The State Government Department of Health has recently amended the system used for temporary food registrations.
The Shire’s Environmental Health Team provides advice and investigates cases and outbreaks of infectious disease through inspections, sampling and questionnaires.
The Shire’s Environmental Health Team annually registers and inspects all hairdressing, skin penetration, tattooing, beauty therapy, ear piercing and electrolysis businesses within the Shire.
Increasing evidence of the negative health impacts of direct and passive smoking, both in terms of death and reduced quality of life have been published.
The Shire’s Environmental Health Team is responsible under the Health Act for investigating environmental issues that are impacting on the health of local residents.
The Shire is presently working in partnership key Victorian organisations to further understand the role of alcohol in our society and the impact of alcohol abuse in our community.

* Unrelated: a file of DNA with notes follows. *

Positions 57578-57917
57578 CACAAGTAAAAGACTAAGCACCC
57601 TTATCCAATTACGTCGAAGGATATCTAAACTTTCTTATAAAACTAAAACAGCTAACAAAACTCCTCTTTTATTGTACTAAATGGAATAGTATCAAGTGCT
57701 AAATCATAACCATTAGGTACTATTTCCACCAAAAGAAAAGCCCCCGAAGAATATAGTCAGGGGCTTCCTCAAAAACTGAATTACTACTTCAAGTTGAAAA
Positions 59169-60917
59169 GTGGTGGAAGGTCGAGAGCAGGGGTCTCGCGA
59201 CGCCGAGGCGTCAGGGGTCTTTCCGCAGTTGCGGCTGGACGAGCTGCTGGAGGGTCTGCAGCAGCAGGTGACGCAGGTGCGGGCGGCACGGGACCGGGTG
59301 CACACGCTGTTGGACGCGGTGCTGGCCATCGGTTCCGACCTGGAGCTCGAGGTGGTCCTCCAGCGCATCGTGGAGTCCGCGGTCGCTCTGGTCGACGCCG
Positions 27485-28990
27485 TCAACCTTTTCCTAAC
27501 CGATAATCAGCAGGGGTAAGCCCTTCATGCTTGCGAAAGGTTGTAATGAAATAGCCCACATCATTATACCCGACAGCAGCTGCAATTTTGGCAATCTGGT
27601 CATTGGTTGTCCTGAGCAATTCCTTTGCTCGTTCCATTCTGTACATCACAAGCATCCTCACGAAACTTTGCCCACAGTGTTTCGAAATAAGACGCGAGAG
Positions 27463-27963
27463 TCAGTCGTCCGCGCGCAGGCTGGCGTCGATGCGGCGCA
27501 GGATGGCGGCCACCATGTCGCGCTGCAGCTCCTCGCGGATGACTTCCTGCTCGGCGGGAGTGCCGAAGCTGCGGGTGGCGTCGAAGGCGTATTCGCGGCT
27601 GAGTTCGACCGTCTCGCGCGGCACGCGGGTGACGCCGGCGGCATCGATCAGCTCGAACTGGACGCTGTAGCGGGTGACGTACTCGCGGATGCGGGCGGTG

The Shire will provide direction and guidance for the use of CCTV Systems in public places for crime prevention and crime solving as well as the enhancement of the public perception of safety.
We love getting outdoors while the weather is warm. The problem is – so do the mosquitoes. Learn how you can protect you and your family from mosquito bites.
Information about Buruli Ulcers, otherwise known as the Bairnsdale ulcer or Daintree ulcer. Buruli ulcer is a skin disease that occurs on the Mornington Peninsula. Be Alert, not alarmed.
Beach Report keeps you informed of the recreational water quality at beaches around Port Phillip Bay through daily forecasts.
If you are deaf, or have a hearing or speech impairment, you can contact us through the National Relay Service.
TTY/voice calls: 133 677 Speak and listen: 1300 555 727 SMS relay: 0423 677 767
Please be aware that CCTV cameras are in operation at a number of Shire buildings, including municipal offices, recreation centres and youth centres.
Mornington Peninsula Shire acknowledges and pays respect to the Boon Wurrung / Bunurong people, the traditional custodians of these lands and waters.